Cheaper glasses for 3D TV
Las Vegas - TV makers believe they could blame disappointing sales of 3D TVs in 2010 partly on the bulky glasses they came with. They're trying to tackle that this year by introducing sets that work with lighter, cheaper glasses of the kind used in theatres.
Manufacturers don't plan to completely supplant 3D TVs with the heavier, battery-powered glasses that went on sale last year for the first time. But the introduction of a competing technology a year later is a sign that the first 3D TVs didn't live up to expectations.
LG Electronics Inc announced on Wednesday that it is introducing two sets, a 119cm and a 165cm one, later this year that use so-called "passive" glasses. Each will include four pairs. Current 3D sets usually include one or two pairs of "active" glasses, but some don't include any, and each pair costs about $100.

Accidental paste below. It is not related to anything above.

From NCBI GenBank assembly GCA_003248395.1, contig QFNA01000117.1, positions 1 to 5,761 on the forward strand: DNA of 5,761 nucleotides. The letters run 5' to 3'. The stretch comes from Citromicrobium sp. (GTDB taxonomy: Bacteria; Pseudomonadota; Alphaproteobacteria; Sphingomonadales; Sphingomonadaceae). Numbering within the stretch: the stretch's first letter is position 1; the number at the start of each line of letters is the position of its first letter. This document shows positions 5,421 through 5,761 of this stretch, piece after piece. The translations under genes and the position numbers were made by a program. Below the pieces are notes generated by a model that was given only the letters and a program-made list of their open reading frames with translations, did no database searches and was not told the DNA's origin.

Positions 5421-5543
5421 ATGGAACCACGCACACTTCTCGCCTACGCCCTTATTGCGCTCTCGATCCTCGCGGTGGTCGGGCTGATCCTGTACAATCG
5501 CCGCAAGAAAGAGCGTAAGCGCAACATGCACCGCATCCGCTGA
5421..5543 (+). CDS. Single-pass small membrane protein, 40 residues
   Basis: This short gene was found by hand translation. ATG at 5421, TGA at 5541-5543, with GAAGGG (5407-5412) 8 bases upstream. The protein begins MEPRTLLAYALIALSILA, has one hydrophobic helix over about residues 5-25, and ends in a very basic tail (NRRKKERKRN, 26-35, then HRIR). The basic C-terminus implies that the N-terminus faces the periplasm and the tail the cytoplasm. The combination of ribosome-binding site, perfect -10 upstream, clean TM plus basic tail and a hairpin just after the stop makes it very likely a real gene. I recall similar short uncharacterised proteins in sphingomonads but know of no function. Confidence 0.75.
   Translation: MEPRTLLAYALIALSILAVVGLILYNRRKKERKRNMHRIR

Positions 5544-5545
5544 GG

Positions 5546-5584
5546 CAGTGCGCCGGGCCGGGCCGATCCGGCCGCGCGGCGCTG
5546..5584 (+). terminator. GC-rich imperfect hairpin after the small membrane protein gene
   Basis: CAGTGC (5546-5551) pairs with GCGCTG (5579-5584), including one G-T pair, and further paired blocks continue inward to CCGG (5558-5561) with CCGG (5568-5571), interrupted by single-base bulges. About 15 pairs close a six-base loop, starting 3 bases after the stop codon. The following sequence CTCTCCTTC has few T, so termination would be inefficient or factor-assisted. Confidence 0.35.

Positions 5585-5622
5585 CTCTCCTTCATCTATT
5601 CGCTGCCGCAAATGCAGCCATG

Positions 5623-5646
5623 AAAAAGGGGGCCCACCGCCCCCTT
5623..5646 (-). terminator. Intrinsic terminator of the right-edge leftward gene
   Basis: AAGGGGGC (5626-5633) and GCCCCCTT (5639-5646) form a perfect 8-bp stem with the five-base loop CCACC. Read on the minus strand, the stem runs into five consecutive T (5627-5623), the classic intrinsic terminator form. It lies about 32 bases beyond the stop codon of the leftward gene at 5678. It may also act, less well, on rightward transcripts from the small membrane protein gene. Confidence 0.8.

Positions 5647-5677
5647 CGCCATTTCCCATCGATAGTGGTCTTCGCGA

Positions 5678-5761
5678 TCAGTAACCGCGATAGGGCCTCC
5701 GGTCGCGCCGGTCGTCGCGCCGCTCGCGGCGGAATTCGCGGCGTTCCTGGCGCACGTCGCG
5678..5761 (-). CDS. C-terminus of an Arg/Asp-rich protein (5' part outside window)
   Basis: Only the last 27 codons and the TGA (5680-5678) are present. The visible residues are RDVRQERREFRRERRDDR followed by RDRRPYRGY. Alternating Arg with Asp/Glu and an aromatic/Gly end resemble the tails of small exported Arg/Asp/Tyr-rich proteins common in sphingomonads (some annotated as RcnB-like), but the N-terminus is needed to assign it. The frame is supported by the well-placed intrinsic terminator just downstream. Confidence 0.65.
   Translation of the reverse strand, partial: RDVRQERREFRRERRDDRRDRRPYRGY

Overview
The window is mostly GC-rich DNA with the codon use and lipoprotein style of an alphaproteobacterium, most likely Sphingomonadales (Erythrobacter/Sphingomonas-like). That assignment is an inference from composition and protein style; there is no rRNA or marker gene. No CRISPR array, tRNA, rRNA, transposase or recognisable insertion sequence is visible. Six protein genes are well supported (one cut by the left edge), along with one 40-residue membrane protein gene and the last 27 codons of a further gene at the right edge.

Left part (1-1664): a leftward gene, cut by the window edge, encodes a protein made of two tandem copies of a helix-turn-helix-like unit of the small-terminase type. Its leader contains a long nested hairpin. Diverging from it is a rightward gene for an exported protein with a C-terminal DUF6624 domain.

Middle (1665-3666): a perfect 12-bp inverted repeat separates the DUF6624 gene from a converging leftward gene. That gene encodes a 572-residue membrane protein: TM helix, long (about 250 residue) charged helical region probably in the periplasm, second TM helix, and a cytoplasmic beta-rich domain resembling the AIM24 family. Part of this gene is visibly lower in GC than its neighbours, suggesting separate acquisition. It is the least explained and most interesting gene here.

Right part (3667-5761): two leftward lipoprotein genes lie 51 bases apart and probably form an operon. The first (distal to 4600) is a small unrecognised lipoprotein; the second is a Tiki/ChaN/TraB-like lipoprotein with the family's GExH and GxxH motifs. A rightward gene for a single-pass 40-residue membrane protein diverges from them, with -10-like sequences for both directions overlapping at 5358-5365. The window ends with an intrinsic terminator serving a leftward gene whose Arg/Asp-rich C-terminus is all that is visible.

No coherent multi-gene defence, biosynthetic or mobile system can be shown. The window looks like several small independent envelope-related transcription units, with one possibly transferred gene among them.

LG, a South Korean company, is the first major TV maker to announce new products on Wednesday, a day ahead of the opening of the International Consumer Electronics Show in Las Vegas.
Vizio Inc, one of the largest sellers of TVs in the US but not a leader in the high end of the market, which includes 3D sets, announced in December that it would sell a 165cm 3D set with passive glasses.
The "active" glasses are not just bulky but heavy, and they require periodic charging. They darken the image and make it flicker.
The "passive" glasses don't flicker, and as a bonus, glasses from any manufacturer will work with sets from another manufacturer, or in the theatre. They darken the image, but not as much as the "active" glasses. However, in LG's implementation, the "passive" glasses cut the resolution of the image in half.
"We're meeting consumers' needs by eliminating some of the pain points" with 3D sets, said Tim Alessi, director of new product development at LG Electronics USA. "It's going to be the most comfortable viewing experience, just like going to the movies."
Samsung Electronics Co estimates all manufacturers combined sold one million 3D sets in the US in 2010, far short of its initial estimate of three to four million.